In the aftermath of a reported chemical weapons attack in Syria, President Obama said he was nearing a decision on direct U.S. military involvement. The use of chemical weapons by the Syrian government had been labeled a “red line” by the Obama Administration that, if crossed, would prompt a military response. Obama also claimed that the Syrian civil war was connected to America’s “core national interests.”
Asked about claims by anti-regime activists in Syria that Bashar al-Assad’s government used chemical weapons in an attack that was said to have killed more than 1,300 people, Obama responded that officials are “right now gathering information” and that “what we’ve seen indicates that this is clearly a big event of grave concern.”…
He quickly followed up with a warning, however, that “core national interests” of the U.S. are now involved in Syria’s civil war, “both in terms of us making sure that weapons of mass destruction are not proliferating, as well as needing to protect our allies, our bases in the region.”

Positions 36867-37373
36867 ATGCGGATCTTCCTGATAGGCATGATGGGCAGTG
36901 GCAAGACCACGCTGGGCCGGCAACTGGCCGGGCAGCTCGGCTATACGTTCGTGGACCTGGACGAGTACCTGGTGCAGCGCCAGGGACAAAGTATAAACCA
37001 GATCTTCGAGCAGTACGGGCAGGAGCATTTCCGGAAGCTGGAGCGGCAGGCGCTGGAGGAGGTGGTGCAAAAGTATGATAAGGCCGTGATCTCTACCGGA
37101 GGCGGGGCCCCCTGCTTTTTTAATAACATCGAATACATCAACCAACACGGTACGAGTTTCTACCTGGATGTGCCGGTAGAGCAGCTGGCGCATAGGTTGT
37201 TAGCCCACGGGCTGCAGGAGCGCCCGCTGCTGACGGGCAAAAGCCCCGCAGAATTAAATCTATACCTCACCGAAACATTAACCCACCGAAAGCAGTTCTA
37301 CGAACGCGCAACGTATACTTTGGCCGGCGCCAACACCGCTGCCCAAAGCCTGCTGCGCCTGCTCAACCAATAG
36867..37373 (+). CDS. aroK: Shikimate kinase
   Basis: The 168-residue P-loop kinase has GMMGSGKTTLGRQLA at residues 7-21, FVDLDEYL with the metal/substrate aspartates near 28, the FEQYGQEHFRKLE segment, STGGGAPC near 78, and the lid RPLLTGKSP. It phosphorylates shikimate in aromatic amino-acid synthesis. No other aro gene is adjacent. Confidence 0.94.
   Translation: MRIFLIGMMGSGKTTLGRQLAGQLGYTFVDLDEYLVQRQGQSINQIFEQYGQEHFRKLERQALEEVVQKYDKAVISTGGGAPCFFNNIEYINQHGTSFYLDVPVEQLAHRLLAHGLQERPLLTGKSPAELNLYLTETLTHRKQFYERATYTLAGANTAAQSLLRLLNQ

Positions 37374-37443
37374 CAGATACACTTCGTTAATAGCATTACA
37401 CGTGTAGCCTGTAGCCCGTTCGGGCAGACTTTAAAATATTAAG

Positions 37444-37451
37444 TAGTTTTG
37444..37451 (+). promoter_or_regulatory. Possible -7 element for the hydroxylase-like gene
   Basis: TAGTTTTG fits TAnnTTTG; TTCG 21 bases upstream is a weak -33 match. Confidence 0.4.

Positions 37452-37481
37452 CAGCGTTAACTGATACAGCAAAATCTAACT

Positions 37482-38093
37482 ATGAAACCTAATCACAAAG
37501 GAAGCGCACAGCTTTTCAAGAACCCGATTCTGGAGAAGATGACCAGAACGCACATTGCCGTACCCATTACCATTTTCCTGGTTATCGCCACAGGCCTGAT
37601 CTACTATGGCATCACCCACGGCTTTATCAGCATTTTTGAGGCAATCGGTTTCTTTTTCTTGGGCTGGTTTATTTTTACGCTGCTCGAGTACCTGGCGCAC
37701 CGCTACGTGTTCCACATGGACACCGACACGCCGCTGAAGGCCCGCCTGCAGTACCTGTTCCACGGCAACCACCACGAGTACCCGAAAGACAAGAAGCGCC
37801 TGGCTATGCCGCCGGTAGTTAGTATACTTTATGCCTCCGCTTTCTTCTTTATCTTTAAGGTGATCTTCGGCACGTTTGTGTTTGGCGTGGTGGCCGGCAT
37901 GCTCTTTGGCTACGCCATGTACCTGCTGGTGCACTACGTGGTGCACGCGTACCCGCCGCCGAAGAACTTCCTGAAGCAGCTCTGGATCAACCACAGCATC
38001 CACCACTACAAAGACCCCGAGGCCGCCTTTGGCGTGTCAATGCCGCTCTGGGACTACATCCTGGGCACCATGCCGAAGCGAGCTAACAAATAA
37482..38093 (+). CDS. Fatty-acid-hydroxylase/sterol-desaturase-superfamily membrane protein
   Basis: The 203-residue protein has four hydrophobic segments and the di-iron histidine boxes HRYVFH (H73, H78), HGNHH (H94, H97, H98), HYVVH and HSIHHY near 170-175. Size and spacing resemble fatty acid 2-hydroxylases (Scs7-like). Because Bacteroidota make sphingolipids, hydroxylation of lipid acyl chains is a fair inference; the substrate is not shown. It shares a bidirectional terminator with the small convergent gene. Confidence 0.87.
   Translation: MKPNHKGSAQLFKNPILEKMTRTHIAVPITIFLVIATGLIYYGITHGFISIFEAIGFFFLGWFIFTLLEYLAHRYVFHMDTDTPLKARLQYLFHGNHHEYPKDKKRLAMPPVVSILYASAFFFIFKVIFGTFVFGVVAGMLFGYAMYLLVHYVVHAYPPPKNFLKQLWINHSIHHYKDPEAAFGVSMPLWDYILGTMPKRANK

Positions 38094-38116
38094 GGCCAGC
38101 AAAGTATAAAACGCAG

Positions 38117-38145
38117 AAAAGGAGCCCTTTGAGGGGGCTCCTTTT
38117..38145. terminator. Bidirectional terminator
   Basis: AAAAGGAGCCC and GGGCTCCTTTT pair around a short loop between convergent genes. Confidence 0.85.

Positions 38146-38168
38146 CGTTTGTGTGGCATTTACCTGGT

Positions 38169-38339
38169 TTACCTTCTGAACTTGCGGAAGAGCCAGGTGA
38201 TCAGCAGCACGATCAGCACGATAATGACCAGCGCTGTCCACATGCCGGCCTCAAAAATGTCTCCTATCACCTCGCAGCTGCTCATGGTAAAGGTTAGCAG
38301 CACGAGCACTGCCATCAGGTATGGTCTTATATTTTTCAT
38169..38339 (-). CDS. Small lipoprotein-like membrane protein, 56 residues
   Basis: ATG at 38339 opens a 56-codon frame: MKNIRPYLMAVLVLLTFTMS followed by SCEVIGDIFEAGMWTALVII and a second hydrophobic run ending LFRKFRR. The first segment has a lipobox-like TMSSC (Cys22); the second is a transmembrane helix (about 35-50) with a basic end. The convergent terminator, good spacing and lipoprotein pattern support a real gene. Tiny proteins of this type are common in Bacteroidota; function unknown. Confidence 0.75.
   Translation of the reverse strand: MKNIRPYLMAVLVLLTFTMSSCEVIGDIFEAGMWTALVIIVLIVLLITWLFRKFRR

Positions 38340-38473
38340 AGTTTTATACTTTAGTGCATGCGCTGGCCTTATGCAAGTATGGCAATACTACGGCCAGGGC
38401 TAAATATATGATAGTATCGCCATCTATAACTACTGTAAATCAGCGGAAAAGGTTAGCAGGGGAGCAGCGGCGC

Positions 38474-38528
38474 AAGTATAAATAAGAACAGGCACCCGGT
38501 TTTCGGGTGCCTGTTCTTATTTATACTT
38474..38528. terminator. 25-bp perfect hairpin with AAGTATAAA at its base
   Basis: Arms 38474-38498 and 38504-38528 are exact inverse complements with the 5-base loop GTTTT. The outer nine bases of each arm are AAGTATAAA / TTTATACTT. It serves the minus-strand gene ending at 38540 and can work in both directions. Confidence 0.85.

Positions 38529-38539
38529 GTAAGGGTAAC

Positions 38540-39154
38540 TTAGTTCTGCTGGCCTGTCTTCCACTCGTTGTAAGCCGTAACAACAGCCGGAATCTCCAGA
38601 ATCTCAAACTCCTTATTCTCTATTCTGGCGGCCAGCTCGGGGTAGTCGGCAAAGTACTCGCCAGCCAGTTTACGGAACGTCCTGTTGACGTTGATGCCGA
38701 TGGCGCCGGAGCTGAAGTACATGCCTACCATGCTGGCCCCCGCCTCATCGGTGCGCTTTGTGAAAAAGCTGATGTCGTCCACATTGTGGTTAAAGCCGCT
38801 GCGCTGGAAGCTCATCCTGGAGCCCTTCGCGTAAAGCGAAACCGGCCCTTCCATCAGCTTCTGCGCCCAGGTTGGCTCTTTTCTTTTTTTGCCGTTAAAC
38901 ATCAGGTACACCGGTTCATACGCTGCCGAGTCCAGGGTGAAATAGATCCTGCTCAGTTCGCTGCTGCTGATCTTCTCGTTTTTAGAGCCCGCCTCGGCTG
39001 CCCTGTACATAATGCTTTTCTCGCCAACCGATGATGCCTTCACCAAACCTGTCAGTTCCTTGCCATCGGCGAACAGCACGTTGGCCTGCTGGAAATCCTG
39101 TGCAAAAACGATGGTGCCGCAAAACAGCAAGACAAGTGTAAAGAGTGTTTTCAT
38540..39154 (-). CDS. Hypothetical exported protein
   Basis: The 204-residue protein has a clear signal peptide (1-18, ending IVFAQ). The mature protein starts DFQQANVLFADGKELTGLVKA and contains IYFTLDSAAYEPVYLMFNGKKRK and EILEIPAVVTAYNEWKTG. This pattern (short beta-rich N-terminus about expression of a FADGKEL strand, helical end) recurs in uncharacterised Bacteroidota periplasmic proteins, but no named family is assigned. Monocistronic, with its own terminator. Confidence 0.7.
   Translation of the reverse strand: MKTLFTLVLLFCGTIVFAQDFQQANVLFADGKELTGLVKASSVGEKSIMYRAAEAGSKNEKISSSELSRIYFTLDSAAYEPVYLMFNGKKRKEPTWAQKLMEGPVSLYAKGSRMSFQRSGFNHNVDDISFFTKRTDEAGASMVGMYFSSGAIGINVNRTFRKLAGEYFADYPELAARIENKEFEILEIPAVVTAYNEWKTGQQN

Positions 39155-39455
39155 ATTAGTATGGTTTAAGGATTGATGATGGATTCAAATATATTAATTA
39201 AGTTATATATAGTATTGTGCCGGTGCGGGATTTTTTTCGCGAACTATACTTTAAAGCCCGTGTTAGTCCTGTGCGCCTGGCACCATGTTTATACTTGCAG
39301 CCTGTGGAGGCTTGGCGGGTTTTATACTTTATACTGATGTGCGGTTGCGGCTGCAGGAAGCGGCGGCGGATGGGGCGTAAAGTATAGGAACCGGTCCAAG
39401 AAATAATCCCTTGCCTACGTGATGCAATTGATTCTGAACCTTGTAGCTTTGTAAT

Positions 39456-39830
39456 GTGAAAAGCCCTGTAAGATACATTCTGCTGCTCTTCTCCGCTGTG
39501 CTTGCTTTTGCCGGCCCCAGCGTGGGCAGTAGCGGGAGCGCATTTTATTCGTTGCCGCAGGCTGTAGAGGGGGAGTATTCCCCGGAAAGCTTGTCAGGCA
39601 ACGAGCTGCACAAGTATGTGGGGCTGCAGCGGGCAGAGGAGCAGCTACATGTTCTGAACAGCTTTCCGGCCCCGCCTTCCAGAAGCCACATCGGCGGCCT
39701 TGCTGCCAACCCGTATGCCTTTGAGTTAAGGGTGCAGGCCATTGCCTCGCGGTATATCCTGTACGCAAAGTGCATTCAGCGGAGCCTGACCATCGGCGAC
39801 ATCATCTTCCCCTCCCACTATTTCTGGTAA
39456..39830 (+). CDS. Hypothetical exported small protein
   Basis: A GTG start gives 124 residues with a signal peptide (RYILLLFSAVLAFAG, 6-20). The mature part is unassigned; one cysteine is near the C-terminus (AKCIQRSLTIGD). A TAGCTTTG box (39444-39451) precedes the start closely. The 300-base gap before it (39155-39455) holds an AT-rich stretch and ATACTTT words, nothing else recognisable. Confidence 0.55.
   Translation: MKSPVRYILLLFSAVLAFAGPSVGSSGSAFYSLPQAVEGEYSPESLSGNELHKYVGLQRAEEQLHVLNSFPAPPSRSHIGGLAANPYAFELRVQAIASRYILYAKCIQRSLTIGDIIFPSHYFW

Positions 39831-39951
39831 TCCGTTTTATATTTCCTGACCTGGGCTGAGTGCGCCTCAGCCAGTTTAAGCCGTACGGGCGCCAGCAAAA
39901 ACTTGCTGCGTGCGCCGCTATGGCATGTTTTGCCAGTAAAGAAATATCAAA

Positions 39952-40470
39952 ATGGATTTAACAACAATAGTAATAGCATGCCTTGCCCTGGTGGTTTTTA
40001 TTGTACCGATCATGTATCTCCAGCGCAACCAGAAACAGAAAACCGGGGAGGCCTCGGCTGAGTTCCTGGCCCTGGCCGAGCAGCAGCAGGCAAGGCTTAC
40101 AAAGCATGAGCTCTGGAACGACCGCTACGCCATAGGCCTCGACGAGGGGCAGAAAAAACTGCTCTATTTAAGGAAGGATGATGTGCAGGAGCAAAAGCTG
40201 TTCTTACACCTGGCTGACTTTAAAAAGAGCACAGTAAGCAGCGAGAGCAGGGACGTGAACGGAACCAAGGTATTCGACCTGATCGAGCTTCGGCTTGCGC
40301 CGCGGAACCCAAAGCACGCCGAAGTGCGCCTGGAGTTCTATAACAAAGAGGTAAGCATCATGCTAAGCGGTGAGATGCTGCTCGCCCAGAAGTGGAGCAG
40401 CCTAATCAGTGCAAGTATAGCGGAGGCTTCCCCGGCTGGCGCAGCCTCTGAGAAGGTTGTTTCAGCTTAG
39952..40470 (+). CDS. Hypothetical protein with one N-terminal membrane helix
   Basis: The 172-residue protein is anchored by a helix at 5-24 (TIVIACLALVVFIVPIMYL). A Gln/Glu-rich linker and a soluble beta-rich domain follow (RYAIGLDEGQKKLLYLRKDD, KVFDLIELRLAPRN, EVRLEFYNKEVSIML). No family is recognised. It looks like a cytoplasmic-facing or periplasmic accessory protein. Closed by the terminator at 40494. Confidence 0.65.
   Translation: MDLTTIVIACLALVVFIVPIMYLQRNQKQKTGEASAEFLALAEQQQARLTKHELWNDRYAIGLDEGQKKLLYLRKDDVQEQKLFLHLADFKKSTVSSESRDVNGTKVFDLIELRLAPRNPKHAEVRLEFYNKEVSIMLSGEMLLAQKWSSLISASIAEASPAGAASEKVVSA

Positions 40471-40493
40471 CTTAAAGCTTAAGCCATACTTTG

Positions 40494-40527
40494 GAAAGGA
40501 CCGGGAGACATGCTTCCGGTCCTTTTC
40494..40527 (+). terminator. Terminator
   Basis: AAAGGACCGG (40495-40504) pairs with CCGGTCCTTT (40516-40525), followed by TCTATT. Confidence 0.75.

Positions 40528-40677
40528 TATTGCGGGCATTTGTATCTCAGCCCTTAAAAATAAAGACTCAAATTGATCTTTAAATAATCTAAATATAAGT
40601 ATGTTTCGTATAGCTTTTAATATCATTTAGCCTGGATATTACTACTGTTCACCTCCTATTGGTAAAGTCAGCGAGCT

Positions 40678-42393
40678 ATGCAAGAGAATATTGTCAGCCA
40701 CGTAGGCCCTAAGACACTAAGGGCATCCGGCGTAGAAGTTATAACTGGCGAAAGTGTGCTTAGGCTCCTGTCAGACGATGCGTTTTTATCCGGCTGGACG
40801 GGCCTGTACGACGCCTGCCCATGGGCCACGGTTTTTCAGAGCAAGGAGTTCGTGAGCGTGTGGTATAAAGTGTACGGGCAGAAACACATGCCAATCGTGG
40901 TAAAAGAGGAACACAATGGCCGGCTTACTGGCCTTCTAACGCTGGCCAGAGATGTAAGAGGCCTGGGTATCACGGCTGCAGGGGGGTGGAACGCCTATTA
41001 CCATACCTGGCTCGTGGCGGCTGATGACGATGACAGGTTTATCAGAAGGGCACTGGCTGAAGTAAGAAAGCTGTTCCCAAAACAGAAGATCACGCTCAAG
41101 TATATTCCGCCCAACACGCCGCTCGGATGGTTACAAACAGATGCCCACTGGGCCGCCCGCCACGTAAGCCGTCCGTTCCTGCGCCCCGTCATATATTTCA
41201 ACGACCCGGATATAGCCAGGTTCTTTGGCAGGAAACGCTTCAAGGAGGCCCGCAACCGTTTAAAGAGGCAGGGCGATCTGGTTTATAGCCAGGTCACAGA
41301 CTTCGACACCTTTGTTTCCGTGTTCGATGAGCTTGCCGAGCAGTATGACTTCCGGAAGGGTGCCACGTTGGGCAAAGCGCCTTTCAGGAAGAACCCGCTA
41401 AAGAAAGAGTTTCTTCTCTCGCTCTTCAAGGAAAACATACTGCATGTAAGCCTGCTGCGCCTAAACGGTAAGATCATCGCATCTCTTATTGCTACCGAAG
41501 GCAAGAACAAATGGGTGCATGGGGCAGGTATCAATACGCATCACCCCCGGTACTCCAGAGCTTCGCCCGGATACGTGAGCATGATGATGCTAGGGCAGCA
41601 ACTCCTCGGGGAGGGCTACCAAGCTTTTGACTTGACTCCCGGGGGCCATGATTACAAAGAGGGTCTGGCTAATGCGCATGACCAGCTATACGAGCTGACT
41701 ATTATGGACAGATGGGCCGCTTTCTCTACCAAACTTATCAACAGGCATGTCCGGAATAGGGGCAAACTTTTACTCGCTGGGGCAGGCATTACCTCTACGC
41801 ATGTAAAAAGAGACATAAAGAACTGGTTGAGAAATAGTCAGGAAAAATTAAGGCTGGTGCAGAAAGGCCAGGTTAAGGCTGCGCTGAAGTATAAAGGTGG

A highly debatable point especially given that the Syrian rebels are deeply tied to Al Qaeda which the U.S. government is still at war with. Arguably, a victory for the Syrian rebels would give Al Qaeda greater influence and resources in the region. If we are going to talk about national interests, let’s talk about national interests.
Protecting U.S. bases is also an interesting justification but would quickly lead to awkward questions such as “why does the U.S. have all these bases?” Nor would it inspire confidence that Obama was actually looking to roll back military forces in the region.
For their part, the American people want nothing to do with the civil war in Syria. In fact, they even opposed arming the rebels. Congressional support is also less than robust and was split on arming rebels – direct military action would likely be even more controversial. So if President Obama plans on escalating already unpopular U.S. involvement in the Syrian Civil War on the side of Al Qaeda, he better make a very compelling argument or there will be a serious backlash.